Automotive Title Brands
What is a Title Brand?
Title brands tell potential customers whether a used vehicle has sustained damage or might be potentially unsafe to drive. Note that if a vehicle's title has been "branded," it is an official designation made by a state agency and should appear on the vehicle's title paperwork. Neither individuals nor private companies can brand titles.
While title brands vary by state, some of the most common ones include:
Not only do different states have their own specific set of title brands, but what might be considered a salvage title in one state may have a slightly different definition in another state. If you have questions about what title brands are used in your state, we recommend contacting your state's department of motor vehicles.
An AutoCheck vehicle history report is a valuable tool when trying to figure out whether a vehicle you want to purchase has a branded title. Within the report, you will be notified of any records that AutoCheck has in its database on whether or not a branded title has been issued on a specific vehicle.
Odometer Rollback Title Brand
You should know from the outset that detecting odometer rollback is very difficult if you are not a certified mechanic, mostly because anyone who commits the fraudulent act of rolling back an odometer to conceal actual mileage is aware of how to hide it.
Taking the vehicle to a mechanic for an inspection is a very good way to discover whether a vehicle's odometer has been rolled back. A good mechanic will know what signs to look for and can point them out over the course of the inspection.
Another step you can take is purchasing an AutoCheck vehicle history report. An AutoCheck vehicle history report will notify you if the vehicle has been reported as having a rolled-back odometer.
Some signs of whether a vehicle may have an odometer rollback problem include:
- Excessive wear in places such as gas and brake pedals, floor mats and seats
- Mismatched tires
- Missing screws around the dashboard or signs that the dashboard has been removed
- Mileage on vehicle and title don't match up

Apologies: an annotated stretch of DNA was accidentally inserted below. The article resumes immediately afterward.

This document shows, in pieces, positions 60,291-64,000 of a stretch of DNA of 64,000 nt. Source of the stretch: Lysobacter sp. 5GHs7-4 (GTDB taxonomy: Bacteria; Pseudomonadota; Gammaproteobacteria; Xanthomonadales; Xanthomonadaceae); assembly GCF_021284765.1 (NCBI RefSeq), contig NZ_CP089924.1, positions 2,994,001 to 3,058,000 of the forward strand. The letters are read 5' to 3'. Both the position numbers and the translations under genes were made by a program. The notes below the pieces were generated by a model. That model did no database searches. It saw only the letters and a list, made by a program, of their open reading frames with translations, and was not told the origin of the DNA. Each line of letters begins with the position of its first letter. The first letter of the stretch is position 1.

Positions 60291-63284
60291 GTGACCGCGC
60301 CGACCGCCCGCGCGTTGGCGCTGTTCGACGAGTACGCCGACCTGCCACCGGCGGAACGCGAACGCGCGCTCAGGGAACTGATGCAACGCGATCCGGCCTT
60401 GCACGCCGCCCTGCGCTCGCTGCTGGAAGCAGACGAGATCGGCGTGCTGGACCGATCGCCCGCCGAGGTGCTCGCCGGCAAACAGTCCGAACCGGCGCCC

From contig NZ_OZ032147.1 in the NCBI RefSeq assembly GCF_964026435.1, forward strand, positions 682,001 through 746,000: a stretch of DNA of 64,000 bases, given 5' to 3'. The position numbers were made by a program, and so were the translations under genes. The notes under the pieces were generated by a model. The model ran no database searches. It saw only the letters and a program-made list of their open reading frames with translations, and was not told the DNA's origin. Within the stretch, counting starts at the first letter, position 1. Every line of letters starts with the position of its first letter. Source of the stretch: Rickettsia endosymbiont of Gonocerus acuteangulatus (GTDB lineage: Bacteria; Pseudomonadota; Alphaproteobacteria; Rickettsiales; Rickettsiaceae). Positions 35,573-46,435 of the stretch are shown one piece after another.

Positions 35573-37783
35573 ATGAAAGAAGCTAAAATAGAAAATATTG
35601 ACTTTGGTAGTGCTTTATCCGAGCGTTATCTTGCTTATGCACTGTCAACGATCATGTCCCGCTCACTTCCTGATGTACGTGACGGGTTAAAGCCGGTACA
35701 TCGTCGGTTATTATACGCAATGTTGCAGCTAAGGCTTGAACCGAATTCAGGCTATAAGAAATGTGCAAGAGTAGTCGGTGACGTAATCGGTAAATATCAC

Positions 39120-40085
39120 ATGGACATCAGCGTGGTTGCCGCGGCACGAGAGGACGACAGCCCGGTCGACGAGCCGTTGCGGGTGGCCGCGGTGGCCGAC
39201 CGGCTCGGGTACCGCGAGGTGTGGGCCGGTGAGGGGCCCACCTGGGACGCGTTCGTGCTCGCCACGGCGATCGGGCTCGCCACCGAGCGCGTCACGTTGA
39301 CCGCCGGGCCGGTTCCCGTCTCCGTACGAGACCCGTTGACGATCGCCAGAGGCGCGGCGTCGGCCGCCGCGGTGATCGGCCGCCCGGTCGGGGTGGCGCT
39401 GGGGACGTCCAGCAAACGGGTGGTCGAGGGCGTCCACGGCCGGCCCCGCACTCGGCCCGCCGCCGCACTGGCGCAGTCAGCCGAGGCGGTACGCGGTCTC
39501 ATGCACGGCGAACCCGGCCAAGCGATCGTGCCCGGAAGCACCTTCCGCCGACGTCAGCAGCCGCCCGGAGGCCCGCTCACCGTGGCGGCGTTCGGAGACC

- Misaligned numbers on the odometer
Remember that these types of signs could be normal wear and tear on a vehicle, and none of them are a sure sign that the odometer has been compromised. However, if you notice any of these things, it would be a good idea to bring it to the attention of the mechanic doing your inspection.
Because mechanical wear and tear is more difficult to cover up because of the cost, your mechanic should be able to give you an idea on whether the mechanical wear and tear is consistent with the vehicle's mileage.
Lemon Title Brand
It is common to call any car that has excessive mechanical problems a "lemon." However, you might not know that each state has its own standards (or "lemon laws") on what actually makes a vehicle a lemon. In fact, not all states even have lemon laws.
Generally speaking, if a certain element of a vehicle has malfunctioned several times while under warranty, and this malfunctioning element makes the car inoperable or unsafe to drive, such a vehicle could be branded by the state as a lemon on its title.
The key point is that the problem with the vehicle must be so severe as to make the vehicle a) undriveable or b) unsafe to drive. If your car is making a strange noise, but drives just fine, most likely your vehicle would not be classified as a lemon. If your car's brakes or headlights don't work or if the car cannot drive in reverse, those are more serious problems that would probably make the car a lemon.
Another key point is that the manufacturer be given a chance to repair the problem. If the vehicle continues to have the same problem (even after three or four attempts to repair it), the vehicle can be branded as a lemon. In addition, the problems must have occurred during the warranty period.